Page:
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“We’ve only seen the tip of the iceberg,” Mr. Saillant said.

In a 2017 report, the Parliamentary Budget Officer – the federal watchdog on government finance matters – warned that Newfoundland and Labrador’s fiscal path “is not sustainable over the long term,” in light of its heavy debt and its demographics. It called for strong medicine: Permanent tax increases and/or spending reductions totalling 6.5 per cent of provincial GDP. That’s the equivalent of a 26-per-cent tax hike or a 21-per-cent gutting of program spending.

The PBO projected that without a major rethink of fiscal policy, Newfoundland’s debt-to-GDP ratio will rise from its current 47 per cent to more than 200 per cent by 2040 – and close to 500 per cent by 2060.

Mr. Saillant fears that the province will hit a wall long before that. Barring a surge in the price of oil that would ignite Newfoundland’s economy and revive government revenues, he predicts that the province is headed toward a fiscal crisis within “probably five to 10 years.”

The major bond-rating agencies were concerned enough to downgrade Newfoundland and Labrador’s credit rating in 2016. But they have always, by convention, assumed that the debts of Newfoundland, and indeed all Canadian provinces, are implicitly backed by the federal government should push ever come to shove. (This belief has its roots in the rather dubious precedent of the only provincial default in Canada’s 152-year history – Alberta during the Great Depression – which, after years of negotiations and much reluctance, eventually ended in a federal debt-restructuring package.)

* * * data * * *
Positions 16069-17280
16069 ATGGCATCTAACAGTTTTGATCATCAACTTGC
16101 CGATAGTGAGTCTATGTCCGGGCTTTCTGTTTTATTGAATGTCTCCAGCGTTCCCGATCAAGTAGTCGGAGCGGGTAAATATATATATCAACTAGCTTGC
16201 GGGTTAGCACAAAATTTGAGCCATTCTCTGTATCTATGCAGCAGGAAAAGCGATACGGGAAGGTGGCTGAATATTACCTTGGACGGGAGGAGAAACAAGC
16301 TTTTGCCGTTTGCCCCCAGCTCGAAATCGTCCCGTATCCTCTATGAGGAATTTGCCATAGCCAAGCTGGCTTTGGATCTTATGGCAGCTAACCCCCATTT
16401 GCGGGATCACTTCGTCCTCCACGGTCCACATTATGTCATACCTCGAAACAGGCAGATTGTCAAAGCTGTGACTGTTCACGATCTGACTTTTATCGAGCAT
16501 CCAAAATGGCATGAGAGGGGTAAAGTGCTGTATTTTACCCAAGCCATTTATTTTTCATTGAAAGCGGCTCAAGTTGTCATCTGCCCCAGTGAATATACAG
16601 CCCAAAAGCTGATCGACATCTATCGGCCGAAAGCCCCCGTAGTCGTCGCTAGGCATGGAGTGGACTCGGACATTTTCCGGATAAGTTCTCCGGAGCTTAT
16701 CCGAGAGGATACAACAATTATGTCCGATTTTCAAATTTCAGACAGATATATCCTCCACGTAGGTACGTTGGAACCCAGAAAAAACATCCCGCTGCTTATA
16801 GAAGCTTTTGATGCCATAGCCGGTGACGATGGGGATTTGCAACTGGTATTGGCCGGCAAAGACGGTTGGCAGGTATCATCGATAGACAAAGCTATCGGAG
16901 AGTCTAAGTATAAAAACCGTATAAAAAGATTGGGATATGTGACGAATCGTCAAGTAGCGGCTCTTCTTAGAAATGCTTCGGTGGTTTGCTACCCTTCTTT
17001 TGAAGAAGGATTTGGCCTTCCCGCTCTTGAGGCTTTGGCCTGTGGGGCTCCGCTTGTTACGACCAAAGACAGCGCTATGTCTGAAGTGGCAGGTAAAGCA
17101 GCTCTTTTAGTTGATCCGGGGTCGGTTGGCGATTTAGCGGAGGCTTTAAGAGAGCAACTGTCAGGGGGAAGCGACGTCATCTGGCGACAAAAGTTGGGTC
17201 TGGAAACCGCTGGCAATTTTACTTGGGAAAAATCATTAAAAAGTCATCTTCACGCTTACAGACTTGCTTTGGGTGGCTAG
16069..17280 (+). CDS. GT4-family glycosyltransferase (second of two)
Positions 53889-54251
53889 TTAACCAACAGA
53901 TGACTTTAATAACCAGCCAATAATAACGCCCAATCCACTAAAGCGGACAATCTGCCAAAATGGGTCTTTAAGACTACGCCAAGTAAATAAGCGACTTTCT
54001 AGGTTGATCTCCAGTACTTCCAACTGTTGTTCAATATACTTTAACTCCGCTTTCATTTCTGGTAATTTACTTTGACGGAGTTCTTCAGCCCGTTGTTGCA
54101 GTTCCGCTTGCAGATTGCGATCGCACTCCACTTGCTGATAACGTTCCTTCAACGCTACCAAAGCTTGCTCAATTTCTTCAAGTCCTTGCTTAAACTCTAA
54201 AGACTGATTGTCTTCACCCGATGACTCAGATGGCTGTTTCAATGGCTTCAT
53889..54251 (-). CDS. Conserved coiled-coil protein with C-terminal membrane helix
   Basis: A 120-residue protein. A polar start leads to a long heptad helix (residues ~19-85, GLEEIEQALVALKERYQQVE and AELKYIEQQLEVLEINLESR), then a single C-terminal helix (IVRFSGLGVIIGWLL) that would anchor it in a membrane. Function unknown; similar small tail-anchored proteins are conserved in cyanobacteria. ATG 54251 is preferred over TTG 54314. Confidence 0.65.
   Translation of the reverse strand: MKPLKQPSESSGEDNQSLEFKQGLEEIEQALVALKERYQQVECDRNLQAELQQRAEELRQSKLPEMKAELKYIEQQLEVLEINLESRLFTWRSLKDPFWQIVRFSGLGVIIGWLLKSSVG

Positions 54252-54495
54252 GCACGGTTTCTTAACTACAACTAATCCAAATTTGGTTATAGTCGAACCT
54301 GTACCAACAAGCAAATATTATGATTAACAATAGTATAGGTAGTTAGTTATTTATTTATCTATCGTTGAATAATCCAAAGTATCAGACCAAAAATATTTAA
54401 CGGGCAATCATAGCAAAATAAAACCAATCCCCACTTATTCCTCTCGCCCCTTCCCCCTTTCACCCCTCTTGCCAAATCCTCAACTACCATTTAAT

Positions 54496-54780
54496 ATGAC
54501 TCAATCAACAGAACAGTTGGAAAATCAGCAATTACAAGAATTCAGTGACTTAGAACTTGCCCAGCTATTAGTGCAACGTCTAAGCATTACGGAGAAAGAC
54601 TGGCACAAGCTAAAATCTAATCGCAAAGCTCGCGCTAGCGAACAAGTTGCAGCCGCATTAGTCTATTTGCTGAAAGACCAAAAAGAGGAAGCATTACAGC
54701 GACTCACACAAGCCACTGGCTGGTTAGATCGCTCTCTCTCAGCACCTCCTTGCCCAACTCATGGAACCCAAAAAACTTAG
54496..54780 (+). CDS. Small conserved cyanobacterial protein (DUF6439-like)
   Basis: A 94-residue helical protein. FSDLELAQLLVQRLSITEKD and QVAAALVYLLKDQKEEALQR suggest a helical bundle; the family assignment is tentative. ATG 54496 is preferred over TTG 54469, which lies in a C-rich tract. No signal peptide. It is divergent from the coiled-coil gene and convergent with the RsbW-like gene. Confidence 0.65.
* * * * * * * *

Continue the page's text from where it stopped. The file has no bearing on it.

But in the case of Newfoundland’s Muskrat Falls debt, the federal backing is quite explicit. Ottawa guaranteed two loans for the project, in 2012 and again in 2016, totalling $9.2-billion. Effectively, the federal government is on the hook for a substantial chunk of Newfoundland’s debt obligations.

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The city of St. John's, N.L., seen from the Signal Hill National Historic Site in February.

Fred Lum/The Globe and Mail

Looking east along Highway 230 towards Fox Island and the town of Port Rexton, N.L.

Fred Lum/The Globe and Mail

Of course, economic crisis is nothing new to Newfoundland. The province has seen much worse than this before.

In the 1890s and again in the 1930s, Newfoundland – at the time an autonomous British colony – teetered on the edge of bankruptcy. The former was brought on by heavy debts from an overambitious economic strategy of railway construction; the latter stemmed from Newfoundland’s onerous First World War debts and the advent of the Great Depression.